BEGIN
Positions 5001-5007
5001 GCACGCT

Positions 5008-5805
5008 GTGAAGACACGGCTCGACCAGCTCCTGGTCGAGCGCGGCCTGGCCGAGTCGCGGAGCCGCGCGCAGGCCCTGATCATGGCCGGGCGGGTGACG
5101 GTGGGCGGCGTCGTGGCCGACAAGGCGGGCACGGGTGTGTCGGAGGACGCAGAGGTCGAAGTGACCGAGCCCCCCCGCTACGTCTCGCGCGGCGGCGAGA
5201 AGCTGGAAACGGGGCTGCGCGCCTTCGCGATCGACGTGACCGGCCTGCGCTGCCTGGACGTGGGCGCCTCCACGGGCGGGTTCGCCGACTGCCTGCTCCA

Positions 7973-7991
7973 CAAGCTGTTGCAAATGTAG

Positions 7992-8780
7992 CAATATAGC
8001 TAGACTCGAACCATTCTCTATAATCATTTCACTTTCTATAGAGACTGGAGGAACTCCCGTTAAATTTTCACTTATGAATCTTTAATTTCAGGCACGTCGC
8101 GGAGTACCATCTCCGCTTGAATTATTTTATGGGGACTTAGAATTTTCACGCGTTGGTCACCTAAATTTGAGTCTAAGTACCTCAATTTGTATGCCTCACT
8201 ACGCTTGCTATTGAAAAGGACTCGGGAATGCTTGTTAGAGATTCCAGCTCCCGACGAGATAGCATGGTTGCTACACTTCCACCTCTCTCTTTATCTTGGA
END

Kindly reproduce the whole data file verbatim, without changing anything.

Positions 5001-5007
5001 GCACGCT

Positions 5008-5805
5008 GTGAAGACACGGCTCGACCAGCTCCTGGTCGAGCGCGGCCTGGCCGAGTCGCGGAGCCGCGCGCAGGCCCTGATCATGGCCGGGCGGGTGACG
5101 GTGGGCGGCGTCGTGGCCGACAAGGCGGGCACGGGTGTGTCGGAGGACGCAGAGGTCGAAGTGACCGAGCCCCCCCGCTACGTCTCGCGCGGCGGCGAGA
5201 AGCTGGAAACGGGGCTGCGCGCCTTCGCGATCGACGTGACCGGCCTGCGCTGCCTGGACGTGGGCGCCTCCACGGGCGGGTTCGCCGACTGCCTGCTCCA

Positions 7973-7991
7973 CAAGCTGTTGCAAATGTAG

Positions 7992-8780
7992 CAATATAGC
8001 TAGACTCGAACCATTCTCTATAATCATTTCACTTTCTATAGAGACTGGAGGAACTCCCGTTAAATTTTCACTTATGAATCTTTAATTTCAGGCACGTCGC
8101 GGAGTACCATCTCCGCTTGAATTATTTTATGGGGACTTAGAATTTTCACGCGTTGGTCACCTAAATTTGAGTCTAAGTACCTCAATTTGTATGCCTCACT
8201 ACGCTTGCTATTGAAAAGGACTCGGGAATGCTTGTTAGAGATTCCAGCTCCCGACGAGATAGCATGGTTGCTACACTTCCACCTCTCTCTTTATCTTGGA